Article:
In this tutorial I will show you how to use a shooting cone in jewelry photography. In general, the idea of this light modifier is very similar to a shooting box (lighting tent) but have few very major advantages, especially if used to shoot jewelry. I personally do not like shooting tent (despite the fact I’ve used it recently) , but the cone I’ve made worked very well for a few test shots I’ve made for this article:
Jewelry photography using a shooting cone: Example 1
Jewelry photography using white cone: Example 2
Note the highlights on a clip’s surface: this is a beautiful work of the shooting cone.
The idea to have seamless reflector all around the subject, and use spot or narrow lights to create gradients. Something which is not possible with a shooting tent: because it’s a cube, the edges of it may interfere with a smooth glossy surface we would like to see on our jewelry. The key here is a smooth gradients all around.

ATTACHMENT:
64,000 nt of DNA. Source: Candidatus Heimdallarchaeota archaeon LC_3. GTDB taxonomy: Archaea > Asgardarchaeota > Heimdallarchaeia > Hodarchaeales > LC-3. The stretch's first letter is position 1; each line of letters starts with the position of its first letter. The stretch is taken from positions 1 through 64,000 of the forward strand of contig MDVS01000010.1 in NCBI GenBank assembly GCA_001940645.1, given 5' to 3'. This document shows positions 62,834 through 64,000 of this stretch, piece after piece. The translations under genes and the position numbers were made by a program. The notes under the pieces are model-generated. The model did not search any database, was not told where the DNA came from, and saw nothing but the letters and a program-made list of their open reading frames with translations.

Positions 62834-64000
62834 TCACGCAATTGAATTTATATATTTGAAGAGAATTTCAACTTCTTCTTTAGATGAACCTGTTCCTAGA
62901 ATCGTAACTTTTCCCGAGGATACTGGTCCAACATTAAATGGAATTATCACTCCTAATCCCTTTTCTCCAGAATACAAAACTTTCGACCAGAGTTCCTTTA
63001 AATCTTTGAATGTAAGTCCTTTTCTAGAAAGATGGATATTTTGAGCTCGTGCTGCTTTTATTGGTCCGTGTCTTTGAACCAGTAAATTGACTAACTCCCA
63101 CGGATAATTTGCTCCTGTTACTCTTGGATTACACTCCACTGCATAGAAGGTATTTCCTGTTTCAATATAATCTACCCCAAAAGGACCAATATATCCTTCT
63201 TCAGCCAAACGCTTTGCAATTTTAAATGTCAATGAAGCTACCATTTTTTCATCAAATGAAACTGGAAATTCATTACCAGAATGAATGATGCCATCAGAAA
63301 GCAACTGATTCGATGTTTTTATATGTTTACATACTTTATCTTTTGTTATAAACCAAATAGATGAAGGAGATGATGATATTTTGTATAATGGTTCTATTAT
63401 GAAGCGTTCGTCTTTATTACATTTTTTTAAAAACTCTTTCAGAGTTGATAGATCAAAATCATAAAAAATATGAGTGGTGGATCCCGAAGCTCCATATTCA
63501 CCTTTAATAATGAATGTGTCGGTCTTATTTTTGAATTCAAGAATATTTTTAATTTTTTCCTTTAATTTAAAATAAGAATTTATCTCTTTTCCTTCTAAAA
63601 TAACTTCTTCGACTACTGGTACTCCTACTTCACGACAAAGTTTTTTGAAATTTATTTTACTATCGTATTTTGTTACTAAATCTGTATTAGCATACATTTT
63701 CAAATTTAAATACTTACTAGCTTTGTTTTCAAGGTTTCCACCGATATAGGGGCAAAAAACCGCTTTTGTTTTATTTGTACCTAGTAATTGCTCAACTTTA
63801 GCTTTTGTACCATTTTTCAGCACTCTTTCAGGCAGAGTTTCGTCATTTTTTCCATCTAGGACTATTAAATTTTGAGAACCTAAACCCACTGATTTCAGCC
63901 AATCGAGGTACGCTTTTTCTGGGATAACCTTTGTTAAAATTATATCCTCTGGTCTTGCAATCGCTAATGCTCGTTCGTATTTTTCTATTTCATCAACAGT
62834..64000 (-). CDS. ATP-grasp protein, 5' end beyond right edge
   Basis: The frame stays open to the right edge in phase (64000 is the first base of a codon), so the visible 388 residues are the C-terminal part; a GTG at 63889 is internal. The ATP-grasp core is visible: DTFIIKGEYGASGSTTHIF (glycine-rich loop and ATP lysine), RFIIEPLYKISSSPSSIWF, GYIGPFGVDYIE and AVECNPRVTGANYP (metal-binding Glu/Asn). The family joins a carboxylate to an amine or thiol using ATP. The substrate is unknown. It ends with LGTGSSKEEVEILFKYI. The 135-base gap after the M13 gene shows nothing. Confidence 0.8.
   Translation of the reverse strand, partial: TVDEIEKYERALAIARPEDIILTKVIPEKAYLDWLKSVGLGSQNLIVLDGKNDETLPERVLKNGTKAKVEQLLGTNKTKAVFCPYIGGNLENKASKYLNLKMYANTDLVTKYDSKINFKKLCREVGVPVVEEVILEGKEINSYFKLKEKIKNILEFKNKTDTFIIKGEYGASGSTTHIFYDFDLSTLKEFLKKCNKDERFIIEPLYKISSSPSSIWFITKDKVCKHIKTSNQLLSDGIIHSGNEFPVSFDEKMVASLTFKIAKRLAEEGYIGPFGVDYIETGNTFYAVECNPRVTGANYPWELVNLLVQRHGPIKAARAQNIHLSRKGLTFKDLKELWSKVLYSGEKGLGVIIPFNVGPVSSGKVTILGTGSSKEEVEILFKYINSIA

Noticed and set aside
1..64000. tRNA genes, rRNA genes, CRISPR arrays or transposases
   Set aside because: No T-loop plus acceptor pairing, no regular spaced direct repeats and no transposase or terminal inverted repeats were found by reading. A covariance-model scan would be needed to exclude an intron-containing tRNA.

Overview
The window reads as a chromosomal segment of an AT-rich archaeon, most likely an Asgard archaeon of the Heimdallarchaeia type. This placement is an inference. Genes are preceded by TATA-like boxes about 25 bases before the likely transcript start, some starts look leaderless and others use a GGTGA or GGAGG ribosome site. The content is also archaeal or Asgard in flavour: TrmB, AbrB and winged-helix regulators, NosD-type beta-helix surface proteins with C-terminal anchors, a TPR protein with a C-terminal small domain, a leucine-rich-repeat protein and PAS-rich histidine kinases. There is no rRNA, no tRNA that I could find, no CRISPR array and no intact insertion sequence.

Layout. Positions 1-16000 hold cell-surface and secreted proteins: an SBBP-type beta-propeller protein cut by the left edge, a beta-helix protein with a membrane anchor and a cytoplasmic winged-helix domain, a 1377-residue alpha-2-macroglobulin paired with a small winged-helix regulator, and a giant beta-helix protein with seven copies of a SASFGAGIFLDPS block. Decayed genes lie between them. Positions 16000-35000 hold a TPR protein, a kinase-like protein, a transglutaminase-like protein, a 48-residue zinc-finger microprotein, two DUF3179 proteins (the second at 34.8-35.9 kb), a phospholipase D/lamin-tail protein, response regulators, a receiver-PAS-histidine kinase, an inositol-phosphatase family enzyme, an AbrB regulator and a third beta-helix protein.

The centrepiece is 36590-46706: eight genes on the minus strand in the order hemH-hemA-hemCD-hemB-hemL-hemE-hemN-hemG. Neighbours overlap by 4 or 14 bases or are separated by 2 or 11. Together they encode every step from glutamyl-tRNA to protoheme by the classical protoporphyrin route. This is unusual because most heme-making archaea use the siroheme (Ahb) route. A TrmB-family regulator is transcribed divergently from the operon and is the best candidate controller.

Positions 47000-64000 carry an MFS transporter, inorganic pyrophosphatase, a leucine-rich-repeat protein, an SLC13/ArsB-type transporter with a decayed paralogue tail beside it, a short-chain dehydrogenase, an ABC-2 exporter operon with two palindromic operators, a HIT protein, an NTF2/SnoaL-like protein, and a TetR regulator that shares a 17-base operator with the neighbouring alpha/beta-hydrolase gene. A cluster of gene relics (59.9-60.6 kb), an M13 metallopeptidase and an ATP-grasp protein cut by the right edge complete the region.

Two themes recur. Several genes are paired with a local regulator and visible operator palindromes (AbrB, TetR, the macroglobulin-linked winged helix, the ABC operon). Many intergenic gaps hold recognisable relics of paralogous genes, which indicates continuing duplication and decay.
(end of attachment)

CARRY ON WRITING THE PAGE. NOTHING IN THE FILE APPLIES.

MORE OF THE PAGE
Lets take a closer look to that jewelry piece:
Cone is not the best for the gems (light is too soft), but it works great for solid and glossy rounded pieces, like the canvas around stone you see on the photo above. Bright areas falls off to a darker, creating volume of the “ring” (unfortunately I did not have the thick ring for this shot). Note a black mark on the metal: this is reflection ftom a lens, and bright highlights around it is from a lens-mounted reflector (more details below).
Mouse over to see when I moved it to strike above the lens: This is as-is, unprocessed image from the camera
Using cone in jewelry photography highlights example such ring, positioned the way I have above, reflects everything in front of it. The shooting cone with camera mounted reflector did a great job here. It will work very well for any bare ring, especially for ones with spherical surface. Hope this was useful to you. Thank you!